Maggie Smith plays Lady Gresham in the film. This film was made before Maggie Smith became recognisable in ‘Downton Abbey’ in recent years. 😀 Lady Gresham as a character seems a lot like Lady Catherine de Bourgh from ‘Pride and Prejudice’. I doubt Lady Gresham was a real person Jane had met.
The film also features Lucy Cohu (who I’ve seen in the ‘Torchwood’ story ‘Children of Earth’) as Eliza, Cometesse de Feuillide, who was Jane Austen’s cousin and later sister-in-law, since she married one of Jane’s brothers – Joe Anderson as Henry Austen. It was interesting to see Lucy Cohu appear in this film.
There’s Laurence Fox (who was married to Billie Piper at one time) as Mr. Wisley, Lady Gresham’s nephew, who becomes one of Jane’s suitors in the film. There’s the late Ian Richardson as the Lord Chief Judge Langlois of London and Tom Lefroy’s uncle, who disapproves of Tom being with Miss Austen. 😦
Anna Maxwell-Martin plays Cassandra, Jane’s sister in the film. It was nice to see touches of the sisterly relationship between Jane and Cassandra in the film, though it was very sad when Cassandra lost her betrothed fiancée, Tom Vaughan-Lawlor as Robert Fowle, once he contracted Yellow Fever. 😦
There’s Leo Bill as John Warren, another potential suitor for Jane; Jessica Ashworth as Lucy Lefroy; and Helen McCrory as Mrs. Radcliffe, a gothic author whom Jane gets to meet in London. Incidentally, the works of Mrs. Radcliffe are mentioned in Jane Austen’s novel ‘Northanger Abbey’. 🙂
At the end of the film, there’s a nice scene where Jane, now a successful author 20 years later, reunites with Tom and she gets to meet her daughter who’s also called Jane. Miss Austen agrees to read aloud from one of her books to young Jane Lefroy, since she’s a very devoted fan of her work. 🙂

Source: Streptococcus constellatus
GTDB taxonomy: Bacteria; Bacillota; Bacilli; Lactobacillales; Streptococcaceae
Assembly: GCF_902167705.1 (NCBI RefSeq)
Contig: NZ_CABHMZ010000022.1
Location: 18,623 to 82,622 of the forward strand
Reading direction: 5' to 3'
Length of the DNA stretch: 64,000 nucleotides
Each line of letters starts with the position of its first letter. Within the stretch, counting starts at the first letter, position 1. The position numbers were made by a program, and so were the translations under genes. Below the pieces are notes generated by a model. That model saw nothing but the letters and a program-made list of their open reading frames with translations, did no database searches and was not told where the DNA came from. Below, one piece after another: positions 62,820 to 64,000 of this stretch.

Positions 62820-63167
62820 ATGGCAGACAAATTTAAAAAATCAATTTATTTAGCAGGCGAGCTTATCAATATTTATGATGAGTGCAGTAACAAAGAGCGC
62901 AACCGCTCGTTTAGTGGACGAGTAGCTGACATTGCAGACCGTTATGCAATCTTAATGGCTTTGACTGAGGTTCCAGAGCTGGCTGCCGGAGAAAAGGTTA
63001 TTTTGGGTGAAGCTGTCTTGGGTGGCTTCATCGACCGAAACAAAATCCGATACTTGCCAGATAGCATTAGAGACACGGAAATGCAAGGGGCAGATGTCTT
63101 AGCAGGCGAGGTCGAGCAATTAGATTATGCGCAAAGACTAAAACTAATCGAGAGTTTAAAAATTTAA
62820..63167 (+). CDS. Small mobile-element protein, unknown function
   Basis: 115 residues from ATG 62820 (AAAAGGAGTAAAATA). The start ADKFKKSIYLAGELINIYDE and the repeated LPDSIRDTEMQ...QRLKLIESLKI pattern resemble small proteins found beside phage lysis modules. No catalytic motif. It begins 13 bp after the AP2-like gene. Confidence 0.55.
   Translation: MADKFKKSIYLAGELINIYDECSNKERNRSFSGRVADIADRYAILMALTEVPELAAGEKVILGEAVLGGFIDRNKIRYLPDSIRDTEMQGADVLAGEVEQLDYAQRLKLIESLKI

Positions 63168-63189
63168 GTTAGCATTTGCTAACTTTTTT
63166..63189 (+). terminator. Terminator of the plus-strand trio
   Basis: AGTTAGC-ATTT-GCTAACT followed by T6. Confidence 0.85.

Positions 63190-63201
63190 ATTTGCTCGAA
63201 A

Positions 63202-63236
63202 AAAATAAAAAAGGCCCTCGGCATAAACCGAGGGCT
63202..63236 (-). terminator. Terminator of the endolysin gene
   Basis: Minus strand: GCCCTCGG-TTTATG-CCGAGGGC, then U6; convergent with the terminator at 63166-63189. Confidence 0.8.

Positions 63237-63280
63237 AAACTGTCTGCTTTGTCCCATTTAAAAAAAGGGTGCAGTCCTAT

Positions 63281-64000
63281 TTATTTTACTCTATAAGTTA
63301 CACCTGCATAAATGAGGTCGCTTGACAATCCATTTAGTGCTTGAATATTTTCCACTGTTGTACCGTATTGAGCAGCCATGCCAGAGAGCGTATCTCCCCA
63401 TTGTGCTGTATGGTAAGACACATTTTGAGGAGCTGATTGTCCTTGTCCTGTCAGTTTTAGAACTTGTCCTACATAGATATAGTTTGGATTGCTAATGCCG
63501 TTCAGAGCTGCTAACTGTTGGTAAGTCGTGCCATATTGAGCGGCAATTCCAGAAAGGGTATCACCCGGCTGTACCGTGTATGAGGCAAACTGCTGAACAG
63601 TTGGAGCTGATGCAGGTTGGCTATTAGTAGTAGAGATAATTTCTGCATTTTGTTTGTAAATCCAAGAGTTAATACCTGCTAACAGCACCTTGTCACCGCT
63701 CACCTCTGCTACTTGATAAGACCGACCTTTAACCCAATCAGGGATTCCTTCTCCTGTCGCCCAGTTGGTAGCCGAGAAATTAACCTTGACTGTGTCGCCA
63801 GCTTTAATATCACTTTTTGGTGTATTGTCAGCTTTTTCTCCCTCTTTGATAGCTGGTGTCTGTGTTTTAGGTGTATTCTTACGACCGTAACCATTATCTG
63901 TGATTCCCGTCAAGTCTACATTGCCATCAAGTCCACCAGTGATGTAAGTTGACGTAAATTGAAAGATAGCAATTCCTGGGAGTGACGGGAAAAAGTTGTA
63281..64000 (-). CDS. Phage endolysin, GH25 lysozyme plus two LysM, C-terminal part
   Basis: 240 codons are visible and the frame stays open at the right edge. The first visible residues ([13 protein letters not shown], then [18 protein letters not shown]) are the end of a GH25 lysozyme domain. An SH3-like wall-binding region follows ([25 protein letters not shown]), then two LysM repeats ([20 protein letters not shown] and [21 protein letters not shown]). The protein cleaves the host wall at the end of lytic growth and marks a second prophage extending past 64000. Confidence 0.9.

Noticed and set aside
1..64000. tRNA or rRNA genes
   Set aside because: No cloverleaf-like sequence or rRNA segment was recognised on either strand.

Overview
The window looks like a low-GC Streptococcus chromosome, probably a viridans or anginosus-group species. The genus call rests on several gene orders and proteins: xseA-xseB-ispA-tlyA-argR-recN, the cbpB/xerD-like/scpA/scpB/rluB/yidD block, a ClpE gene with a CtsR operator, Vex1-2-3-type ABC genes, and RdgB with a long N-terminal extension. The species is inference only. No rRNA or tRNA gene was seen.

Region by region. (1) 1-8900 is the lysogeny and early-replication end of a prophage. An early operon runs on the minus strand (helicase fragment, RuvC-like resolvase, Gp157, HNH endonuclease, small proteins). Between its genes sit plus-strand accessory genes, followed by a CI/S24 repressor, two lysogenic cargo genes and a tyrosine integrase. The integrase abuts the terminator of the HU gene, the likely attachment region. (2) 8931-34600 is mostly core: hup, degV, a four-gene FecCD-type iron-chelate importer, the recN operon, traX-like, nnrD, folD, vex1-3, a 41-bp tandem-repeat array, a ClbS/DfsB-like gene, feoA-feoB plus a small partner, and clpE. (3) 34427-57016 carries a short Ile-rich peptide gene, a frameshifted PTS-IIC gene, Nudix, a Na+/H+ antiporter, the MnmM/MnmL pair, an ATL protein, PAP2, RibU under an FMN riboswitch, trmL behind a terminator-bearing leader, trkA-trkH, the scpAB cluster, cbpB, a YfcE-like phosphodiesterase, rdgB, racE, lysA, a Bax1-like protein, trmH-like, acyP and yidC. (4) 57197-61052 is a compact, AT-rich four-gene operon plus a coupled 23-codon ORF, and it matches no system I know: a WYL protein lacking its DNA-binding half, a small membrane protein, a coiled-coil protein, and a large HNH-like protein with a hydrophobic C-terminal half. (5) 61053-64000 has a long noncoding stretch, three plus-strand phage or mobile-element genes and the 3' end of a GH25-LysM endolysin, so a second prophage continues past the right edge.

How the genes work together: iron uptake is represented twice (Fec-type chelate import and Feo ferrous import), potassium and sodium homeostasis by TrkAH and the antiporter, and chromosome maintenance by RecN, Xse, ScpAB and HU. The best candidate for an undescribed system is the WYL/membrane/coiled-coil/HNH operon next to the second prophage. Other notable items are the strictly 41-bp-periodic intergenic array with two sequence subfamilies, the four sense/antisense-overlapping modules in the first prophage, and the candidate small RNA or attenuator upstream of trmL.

The DVD special features are as follows. There’s a behind-the-scenes featurette, a Regency dance featurette, a hair, make-up and costume design featurette, ‘Filming the Cricket Scene’, ‘Filming the Boxing Scenes’, deleted scenes, a theatrical trailer for the film, and a photo gallery. There’s also an audio commentary with director Julian Jarrold, co-writer Kevin Hood and producer Robert Bernstein.
‘Becoming Jane’ is arguably not the best representation of Jane Austen as a person in her younger life when she had a relationship with Tom Lefroy. With that said, I appreciate the efforts the film made in depicting Miss Austen’s early life and it’s very intriguing to check out the film again like this.
I’m glad I used this film as well as ‘Miss Austen Regrets’ to form my research in terms of understanding who Jane Austen was as a person when it came to writing my ‘Doctor Who’ story ‘The Austen Code’. It might not be the best representation of her, but it’s a pretty fascinating one indeed.
It should also be noted that this film is partly based on the 2003 book ‘Becoming Jane Austen’ by Jon Hunter Spence, 🙂
‘Becoming Jane’ rating – 8/10